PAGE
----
Parents pulling kids out of nurseries over costs

The soaring costs of nursery school provision in Madrid have resulted in thousands of families turning down coveted places at kindergartens over the last few months in favour of keeping their toddlers at home, new figures revealed on Tuesday.

Parents pulling kids out of nurseries over costs
Photo: Howard County Library System

Despite pressure for places around 20,000 families have pulled their toddlers out of nurseries across the Madrid area so to avoid paying the spiraling costs, new figures revealed on Monday.

The data made public by the Board of Representatives for Infant Education and the association ‘AMEIGI’ has revealed how the rise in costs has changed the priorities for parents when it comes to early years education.

"My husband works, but I'm unemployed. We cannot survive on his salary so I will take care of my daughter,"  Tania, a 42-year-old mother, who told Spanish daily 20 minutes that she is taking her daughter out of nursery that costs €275 a month.

"I can clean a house four days a week for €250, but I will have to take the child with me and if I get a job interview, I'll have to take her too," she said.

When authorities opened the application process in May 2012 for the 44,000 state funded nursery places at the 463 infant schools across the region they were bombarded by requests and were left with a 20,000-strong waiting list .

However, at that point parents had no idea how much they would have to shell out to pay for one of the coveted places.

When the prices were announced in June last year it was revealed nursery fees had risen by as much as 175 percent for some families, putting the average cost of a place at nursery between €180 and €225 a month.

If parents wanted the child to be given lunch then they would have to hand over on average another €100.

The cost had a dramatic impact on families with around 35 percent deciding to reject the offer of a place at a nursery school and another 15 percent had to pull their children out once the term had started because they could not afford the costs, AMEIGI claims.

“We lost a lot through drop outs,” one director of a school in Madrid told Spanish online newspaper 20 Minutes. “When I spoke to the parents they just told me they could not afford to pay the monthly charges.”

The number of people on waiting lists has reportedly been halved in some areas. Organizations also claim that a drop in state aid and scholarships for poorer families has added to the reasons why more and parents are keeping the children at home.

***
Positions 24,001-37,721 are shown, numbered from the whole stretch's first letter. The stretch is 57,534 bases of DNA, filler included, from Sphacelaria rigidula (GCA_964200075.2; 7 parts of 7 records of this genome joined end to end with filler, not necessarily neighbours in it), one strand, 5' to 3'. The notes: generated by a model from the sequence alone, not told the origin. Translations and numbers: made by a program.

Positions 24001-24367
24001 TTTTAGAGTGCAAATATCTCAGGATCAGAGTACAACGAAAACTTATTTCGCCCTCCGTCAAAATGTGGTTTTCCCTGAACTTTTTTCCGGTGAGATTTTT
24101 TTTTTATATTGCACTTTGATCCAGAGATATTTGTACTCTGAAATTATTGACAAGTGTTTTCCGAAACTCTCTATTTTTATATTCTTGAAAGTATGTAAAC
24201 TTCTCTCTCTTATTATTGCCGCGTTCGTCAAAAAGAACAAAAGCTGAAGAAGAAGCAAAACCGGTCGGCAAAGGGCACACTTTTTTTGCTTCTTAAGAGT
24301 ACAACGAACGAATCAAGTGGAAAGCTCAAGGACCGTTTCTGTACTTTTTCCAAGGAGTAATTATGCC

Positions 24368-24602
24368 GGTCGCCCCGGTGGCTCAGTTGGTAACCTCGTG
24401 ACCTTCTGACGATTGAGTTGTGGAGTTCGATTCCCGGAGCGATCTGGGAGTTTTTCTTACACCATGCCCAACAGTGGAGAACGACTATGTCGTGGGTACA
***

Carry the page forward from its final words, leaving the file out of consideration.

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Inquiry calls for free after-school care for 6-9 year-olds in Sweden

Children between ages 6-9 years should be allowed admittance to after-school recreation centers free of charge, according to a report submitted to Sweden’s Minister of Education Lotta Edholm (L).

Inquiry calls for free after-school care for 6-9 year-olds in Sweden

“If this reform is implemented, after-school recreation centers will be accessible to the children who may have the greatest need for the activities,” said Kerstin Andersson, who was appointed to lead a government inquiry into expanding access to after-school recreation by the former Social Democrat government. 

More than half a million primary- and middle-school-aged children spend a large part of their school days and holidays in after-school centres.

But the right to after-school care is not freely available to all children. In most municipalities, it is conditional on the parent’s occupational status of working or studying. Thus, attendance varies and is significantly lower in areas where unemployment is high and family finances weak.

In this context, the previous government formally began to inquire into expanding rights to leisure. The report was recently handed over to Sweden’s education minister, Lotta Edholm, on Monday.

Andersson proposed that after-school activities should be made available free of charge to all children between the ages of six and nine in the same way that preschool has been for children between the ages of three and five. This would mean that children whose parents are unemployed, on parental leave or long-term sick leave will no longer be excluded. 

“The biggest benefit is that after-school recreation centres will be made available to all children,” Andersson said. “Today, participation is highest in areas with very good conditions, while it is lower in sparsely populated areas and in areas with socio-economic challenges.” 

Enforcing this proposal could cause a need for about 10,200 more places in after-school centre, would cost the state just over half a billion kronor a year, and would require more adults to work in after-school centres. 

Andersson recommends recruiting staff more broadly, and not insisting that so many staff are specialised after-school activities teachers, or fritidspedagod

“The Education Act states that qualified teachers are responsible for teaching, but that other staff may participate,” Andersson said. “This is sometimes interpreted as meaning that other staff may be used, but preferably not’. We propose that recognition be given to so-called ‘other staff’, and that they should be given a clear role in the work.”

She suggested that people who have studied in the “children’s teaching and recreational programmes” at gymnasium level,  people who have studied recreational training, and social educators might be used. 

“People trained to work with children can contribute with many different skills. Right now, it might be an uncertain work situation for many who work for a few months while the employer is looking for qualified teachers”, Andersson said.